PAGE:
Wednesday, April 25, 2018
Education

Time and community support continue to challenge teachers, Hillsborough survey shows

TAMPA — Last year Pierce Middle School seemed to be the school that could do no right. The place went through three principals. A district report said teachers could not be trusted to show up for work.

Things are better at the Town 'N Country school, according to a teacher survey released to the Tampa Bay Times this week. Under principal Raymond Padgett, there are fewer complaints about paperwork, better communication with the community and a lot more students behaving.

The Teaching, Empowering, Leading and Learning, or TELL, study generated thousands of statistics and can be seen at Tampabay.com. It is the second study of its kind, allowing comparison from school to school and from one year to the next.

Response rates improved this year, a factor that might have contributed to more positive responses overall.

But Pierce's 17.8-point gain in its total score took effort.

"We started the 2013-2014 school year with a districtwide training titled 'Knowing Your Students and Knowing Your School,' " Padgett said in an email.

"As the new principal, this was one of the first chances I had to address my new faculty as a whole. Characteristic one was 'ownership' of all students, whether they are in our individual classrooms or not, and it really set the tone for the year."

A few schools showed even higher gains: Burney and Cahoon elementary schools and Leto High. Other schools, while in some cases seeing overall gains, had scores below 50 percent in categories such as "managing student conduct" and "community support and involvement." That means fewer than half the teachers who responded answered positively to questions about those issues. Memorial, Sligh, Turkey Creek and Van Buren middle schools and Potter Elementary school were included in that group.

Drilling deeper, the survey shows 7 percent of teachers at Van Buren agreed that "students at this school follow rules of conduct." Behavior problems persist even though the school's overall score of 60 is 12.9 points higher than last year.

At Shaw Elementary, which got a new principal on April 29, 17 percent of teachers said at the time of the survey they felt "comfortable raising issues and concerns that are important to them."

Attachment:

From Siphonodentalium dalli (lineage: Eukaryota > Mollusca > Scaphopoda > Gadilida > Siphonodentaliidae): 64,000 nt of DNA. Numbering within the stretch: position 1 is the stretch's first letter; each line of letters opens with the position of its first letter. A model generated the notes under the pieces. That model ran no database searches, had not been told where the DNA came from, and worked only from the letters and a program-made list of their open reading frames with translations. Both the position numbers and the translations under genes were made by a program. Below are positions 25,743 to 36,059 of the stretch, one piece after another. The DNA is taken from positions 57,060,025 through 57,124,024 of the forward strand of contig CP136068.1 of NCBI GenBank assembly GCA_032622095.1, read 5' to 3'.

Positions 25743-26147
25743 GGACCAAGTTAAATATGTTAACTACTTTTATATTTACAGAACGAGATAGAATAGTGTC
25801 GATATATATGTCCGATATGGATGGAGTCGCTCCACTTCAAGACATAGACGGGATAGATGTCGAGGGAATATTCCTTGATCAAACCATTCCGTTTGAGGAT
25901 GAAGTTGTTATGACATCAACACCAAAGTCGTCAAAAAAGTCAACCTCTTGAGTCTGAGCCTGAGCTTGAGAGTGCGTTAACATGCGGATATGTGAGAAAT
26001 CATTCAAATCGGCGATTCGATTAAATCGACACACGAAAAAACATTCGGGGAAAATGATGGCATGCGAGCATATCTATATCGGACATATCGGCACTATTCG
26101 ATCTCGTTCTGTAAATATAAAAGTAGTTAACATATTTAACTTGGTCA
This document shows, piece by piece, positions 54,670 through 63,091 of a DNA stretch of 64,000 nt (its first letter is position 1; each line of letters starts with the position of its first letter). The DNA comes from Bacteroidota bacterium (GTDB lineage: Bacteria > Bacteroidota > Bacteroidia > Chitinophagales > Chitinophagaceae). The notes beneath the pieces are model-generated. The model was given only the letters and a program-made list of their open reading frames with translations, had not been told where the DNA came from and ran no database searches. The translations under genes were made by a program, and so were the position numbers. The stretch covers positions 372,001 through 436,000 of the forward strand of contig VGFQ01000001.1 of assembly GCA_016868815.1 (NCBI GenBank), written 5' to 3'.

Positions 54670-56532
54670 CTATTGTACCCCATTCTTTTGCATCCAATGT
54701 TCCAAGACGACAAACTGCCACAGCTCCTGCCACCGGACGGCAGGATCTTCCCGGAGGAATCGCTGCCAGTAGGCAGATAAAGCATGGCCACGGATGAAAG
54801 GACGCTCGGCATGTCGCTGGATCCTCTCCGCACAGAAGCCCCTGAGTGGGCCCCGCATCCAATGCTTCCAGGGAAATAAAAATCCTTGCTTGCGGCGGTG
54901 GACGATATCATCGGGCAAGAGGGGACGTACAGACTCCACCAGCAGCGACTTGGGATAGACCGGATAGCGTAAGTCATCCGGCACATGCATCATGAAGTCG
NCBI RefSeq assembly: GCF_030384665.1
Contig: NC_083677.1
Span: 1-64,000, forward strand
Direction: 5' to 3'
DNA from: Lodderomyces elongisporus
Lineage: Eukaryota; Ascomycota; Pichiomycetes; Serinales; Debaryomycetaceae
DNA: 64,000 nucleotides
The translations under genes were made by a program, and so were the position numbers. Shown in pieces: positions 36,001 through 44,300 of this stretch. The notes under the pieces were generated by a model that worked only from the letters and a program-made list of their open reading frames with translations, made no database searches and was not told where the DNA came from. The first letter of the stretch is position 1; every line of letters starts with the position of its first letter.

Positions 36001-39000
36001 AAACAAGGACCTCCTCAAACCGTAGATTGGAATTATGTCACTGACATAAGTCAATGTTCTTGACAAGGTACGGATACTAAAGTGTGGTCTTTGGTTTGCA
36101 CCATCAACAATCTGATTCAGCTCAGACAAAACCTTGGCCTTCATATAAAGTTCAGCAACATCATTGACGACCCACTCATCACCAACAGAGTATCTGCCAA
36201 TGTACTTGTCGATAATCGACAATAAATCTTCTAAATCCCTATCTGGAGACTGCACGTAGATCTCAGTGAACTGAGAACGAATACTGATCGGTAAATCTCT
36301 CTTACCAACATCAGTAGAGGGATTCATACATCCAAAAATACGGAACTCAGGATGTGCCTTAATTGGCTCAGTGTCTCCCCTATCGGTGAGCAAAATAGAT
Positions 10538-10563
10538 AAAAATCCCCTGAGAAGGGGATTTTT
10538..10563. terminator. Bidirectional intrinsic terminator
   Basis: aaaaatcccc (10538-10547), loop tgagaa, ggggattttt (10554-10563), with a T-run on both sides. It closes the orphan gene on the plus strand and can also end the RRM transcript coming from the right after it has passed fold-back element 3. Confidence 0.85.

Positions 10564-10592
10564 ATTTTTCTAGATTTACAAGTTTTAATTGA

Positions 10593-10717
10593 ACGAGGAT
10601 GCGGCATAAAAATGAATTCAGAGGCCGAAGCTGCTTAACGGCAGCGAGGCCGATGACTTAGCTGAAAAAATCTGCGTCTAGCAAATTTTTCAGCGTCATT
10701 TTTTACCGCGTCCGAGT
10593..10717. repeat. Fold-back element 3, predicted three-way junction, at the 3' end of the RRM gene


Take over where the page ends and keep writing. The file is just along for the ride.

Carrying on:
At Potter Elementary, which got a new principal in October and is trying to overcome an F grade from the state, only 12 percent of teachers feel they "have an appropriate level of influence on decisionmaking."

But the numbers can be misleading.

At Sligh Middle, where teachers gave low marks for community support, principal Angela Vickers described numerous projects and contributions from businesses and theme parks, the University of South Florida and organizations such as the Girl Scouts, as well as volunteers who live near the school but do not always have children there.

Twenty-seven guests were at the Great American Teach-In, she said, including an FBI agent and two zookeepers.

"Our community volunteers, who do not have students in our school, have amassed over 3,500 volunteer hours this year, which includes Saturdays," she said.

District officials said when the response is low, the results are not considered reliable. At Potter, the rate was 43 percent. The response rate was also very low at Chamberlain High School — 35 percent — and the responses were often negative. The school changed principals midyear, causing officials to wonder if teachers were confused about which leader they were evaluating.

Districtwide, the survey found teachers are most often concerned about demands on their time, although the data show that situation is improving.

"Nationally, we find that time is the hardest construct to get improvement in because it's often a finite resource," said Barbara Crock of the nonprofit New Teacher Center, which runs the survey.

TELL measures only teacher attitudes. Parents and students also took part in the district's climate surveys.

The Times requested those results and will post them online, as well.

Marlene Sokol can be reached at (813) 226-3356 or [email protected]

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